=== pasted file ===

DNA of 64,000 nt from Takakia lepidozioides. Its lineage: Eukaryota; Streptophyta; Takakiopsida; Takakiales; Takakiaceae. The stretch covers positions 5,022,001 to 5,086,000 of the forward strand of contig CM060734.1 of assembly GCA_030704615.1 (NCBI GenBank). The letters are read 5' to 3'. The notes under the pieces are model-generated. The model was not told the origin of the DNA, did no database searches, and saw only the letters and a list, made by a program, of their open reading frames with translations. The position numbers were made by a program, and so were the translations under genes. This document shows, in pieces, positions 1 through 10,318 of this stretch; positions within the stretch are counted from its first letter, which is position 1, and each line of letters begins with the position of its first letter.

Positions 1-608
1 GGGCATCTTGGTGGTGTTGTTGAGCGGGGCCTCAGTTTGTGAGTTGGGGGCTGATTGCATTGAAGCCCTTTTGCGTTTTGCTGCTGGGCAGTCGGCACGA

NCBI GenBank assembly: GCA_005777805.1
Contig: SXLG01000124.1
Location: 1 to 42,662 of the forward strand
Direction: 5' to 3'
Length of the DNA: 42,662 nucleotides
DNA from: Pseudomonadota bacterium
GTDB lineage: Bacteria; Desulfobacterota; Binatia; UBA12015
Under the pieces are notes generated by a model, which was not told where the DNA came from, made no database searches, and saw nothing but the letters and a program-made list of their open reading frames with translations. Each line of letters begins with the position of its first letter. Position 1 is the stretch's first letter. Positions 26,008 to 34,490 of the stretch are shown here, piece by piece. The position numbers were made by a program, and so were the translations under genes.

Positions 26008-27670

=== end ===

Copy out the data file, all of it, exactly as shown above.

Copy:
DNA of 64,000 nt from Takakia lepidozioides. Its lineage: Eukaryota; Streptophyta; Takakiopsida; Takakiales; Takakiaceae. The stretch covers positions 5,022,001 to 5,086,000 of the forward strand of contig CM060734.1 of assembly GCA_030704615.1 (NCBI GenBank). The letters are read 5' to 3'. The notes under the pieces are model-generated. The model was not told the origin of the DNA, did no database searches, and saw only the letters and a list, made by a program, of their open reading frames with translations. The position numbers were made by a program, and so were the translations under genes. This document shows, in pieces, positions 1 through 10,318 of this stretch; positions within the stretch are counted from its first letter, which is position 1, and each line of letters begins with the position of its first letter.

Positions 1-608
1 GGGCATCTTGGTGGTGTTGTTGAGCGGGGCCTCAGTTTGTGAGTTGGGGGCTGATTGCATTGAAGCCCTTTTGCGTTTTGCTGCTGGGCAGTCGGCACGA

NCBI GenBank assembly: GCA_005777805.1
Contig: SXLG01000124.1
Location: 1 to 42,662 of the forward strand
Direction: 5' to 3'
Length of the DNA: 42,662 nucleotides
DNA from: Pseudomonadota bacterium
GTDB lineage: Bacteria; Desulfobacterota; Binatia; UBA12015
Under the pieces are notes generated by a model, which was not told where the DNA came from, made no database searches, and saw nothing but the letters and a program-made list of their open reading frames with translations. Each line of letters begins with the position of its first letter. Position 1 is the stretch's first letter. Positions 26,008 to 34,490 of the stretch are shown here, piece by piece. The position numbers were made by a program, and so were the translations under genes.

Positions 26008-27670